This is the second time I have shared a recipe from a Jeff Smith cookbook. He was well-known in the USA in the 1980s and 90s presenting 261 television episodes and 10 cookbooks.
He fell from grace and public life when seven men accused him of sexual assault. No criminal charges were laid and Smith’s insurers settled the cases for an undisclosed amount in 1998.
The first two page 32s didn’t have recipes, so I moved on to page 232. Smith introduces the recipe by explaining the benefit of using a hard wheat (baker’s) flour.
Classic French bread
2 packages dry yeast
2 1/2 cups tepid water
2 pounds and 3 ounces hard wheat flour mixed with unbleached white flour, or just unbleached white flour—mix them 1/2 and 1/2
1 teaspoon salt dissolved in 1 teaspoon water
Dissolve the yeast in the water. (Tepid: not hot, not cool, but barely warm.) Let stand for 5 minutes. Stir to dissolve.
Using a small paper sack on your scale, weigh out a total of 2 pounds and 3 ounces of flour. (If you can’t get hard wheat flour, use a good unbleached white.)
Make a sponge of the water and yeast, together with 4 cups of the weighed out flour. Whip for 10 minutes with an electric mixer. It will pull away from the side of the mixing bowl.
Add the salted water. Add the remaining flour and knead for 5 minutes in a good machine, or 15 minutes by hand.
Place on Formica counter, or on a piece of plastic wrap, and cover with a large metal bowl. Let rise for 2 hours. Punch down, and let rise for another 1 1/2 hours.
Punch down again, and mlld into 3 or 4 loaves. Let the loaves rise. I do this in an extra oven with a pan of hot water in the bottom. This allow for steam heat, perfect for raising dough. Place the loaves on a greased baking sheet before letting them rise: you may wish to place cornmeal on the greased baking sheet.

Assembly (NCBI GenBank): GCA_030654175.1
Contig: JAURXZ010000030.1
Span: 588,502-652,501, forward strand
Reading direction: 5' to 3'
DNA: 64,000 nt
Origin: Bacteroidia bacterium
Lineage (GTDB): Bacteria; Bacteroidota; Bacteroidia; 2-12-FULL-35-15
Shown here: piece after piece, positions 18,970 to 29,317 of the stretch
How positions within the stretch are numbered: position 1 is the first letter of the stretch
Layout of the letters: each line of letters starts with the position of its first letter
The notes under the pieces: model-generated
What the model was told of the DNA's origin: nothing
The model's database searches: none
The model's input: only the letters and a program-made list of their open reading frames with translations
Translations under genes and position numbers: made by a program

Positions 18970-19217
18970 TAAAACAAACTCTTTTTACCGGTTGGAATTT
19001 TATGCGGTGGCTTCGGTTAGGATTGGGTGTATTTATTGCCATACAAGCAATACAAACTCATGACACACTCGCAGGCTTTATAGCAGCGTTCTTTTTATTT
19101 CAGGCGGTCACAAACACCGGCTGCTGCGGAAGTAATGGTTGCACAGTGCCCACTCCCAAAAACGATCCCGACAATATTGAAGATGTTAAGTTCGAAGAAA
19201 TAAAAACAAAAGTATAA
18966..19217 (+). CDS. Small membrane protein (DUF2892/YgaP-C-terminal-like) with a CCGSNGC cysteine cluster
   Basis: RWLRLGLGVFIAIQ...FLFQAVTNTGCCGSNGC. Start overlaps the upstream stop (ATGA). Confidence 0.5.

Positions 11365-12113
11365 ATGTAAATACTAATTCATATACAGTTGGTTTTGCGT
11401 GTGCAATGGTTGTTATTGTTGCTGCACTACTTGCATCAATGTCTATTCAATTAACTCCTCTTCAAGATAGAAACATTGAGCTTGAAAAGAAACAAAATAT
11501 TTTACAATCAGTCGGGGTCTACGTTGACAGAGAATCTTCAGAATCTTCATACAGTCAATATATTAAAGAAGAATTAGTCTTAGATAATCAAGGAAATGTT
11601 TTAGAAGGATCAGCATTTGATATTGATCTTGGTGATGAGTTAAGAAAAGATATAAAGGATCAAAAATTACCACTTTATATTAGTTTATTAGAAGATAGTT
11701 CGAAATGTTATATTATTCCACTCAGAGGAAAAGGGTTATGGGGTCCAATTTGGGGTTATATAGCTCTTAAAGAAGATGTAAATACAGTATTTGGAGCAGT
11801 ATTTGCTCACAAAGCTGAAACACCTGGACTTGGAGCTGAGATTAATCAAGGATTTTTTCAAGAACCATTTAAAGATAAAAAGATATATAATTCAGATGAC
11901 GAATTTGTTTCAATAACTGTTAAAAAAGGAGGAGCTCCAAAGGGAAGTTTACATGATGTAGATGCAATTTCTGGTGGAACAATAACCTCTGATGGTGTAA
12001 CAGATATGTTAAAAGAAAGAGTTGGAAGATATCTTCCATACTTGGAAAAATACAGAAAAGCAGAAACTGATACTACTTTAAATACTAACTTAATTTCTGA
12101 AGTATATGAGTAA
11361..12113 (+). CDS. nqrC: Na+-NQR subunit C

Preheat the oven to 450°F. When the loaves have risen to double in original bulk, place them in the upper one-third of the over. Important: Place a pan of hot water on the bottom shelf. This will assure you of a great crust.
Bake in the oven for about 25 minutes, or until the bread is nicely browned and the loaves sound hollow when you thump their bottoms with your finger.
If you wish an old-world look to your bread, simply dust the loaves with flour before the final rising. You can use an egg and water glaze, but I am convinced that you will get a much better crust if you simply use flour.
This bread is so rich that you need not put butter on it. The French rarely eat butter on bread. And if you wish to eliminate both salt and butter, simply cut down on the amount of salt in the recipe. It is tasty without.
How it played out
A few things about this recipe surprised me. This is an Australian edition of the book, so I’d have thought it would show metric (rather than imperial) measurements. So for those of you who rely on metric, the flour is equal to 1 kilo and the oven temperature is 230°C.
I also thought it was strange to specify using a paper sack when measuring the flour, and a Formica counter and a metal bowl for letting the dough rise. Oh well, I’ll stop being nit-picky.
I did follow most of the recipe. I found that not only did the dough come away from the sides of the bowl while being whipped with the electric mixer, it also crawled up the spindles of the mixer. So I had to constantly scrape it down.
There was only enough dough to make 2 loaves, not the 3 to 4 suggested. I didn’t dust the loaves with flour or use and egg and water glaze, and the 25 minutes cooking time was fine.
You can see I did a rather bodgy job of slashing the tops of the loaves.
This made a nice enough bread, but I thought it involved a lot more work than necessary. I bake a lot of bread (a minimum of two loaves a week) and can’t remember a time that the recipe has called for 10 minutes of whipping and then 15 minutes of kneading.
As an aside, I made this when we had five Scandinavian exchange students staying with us for six days. I made seven or eight loaves of bread that week and these were the most labour intensive loaves of all, without any appreciable difference in taste. That said, it all got eaten. But in future, I’ll stick to my regular recipes.
Bread is a mainstay food on our travels. Here’s a post about one of my favourite memories of stumbling upon a small home bakery in Tashkent, Uzbekistan.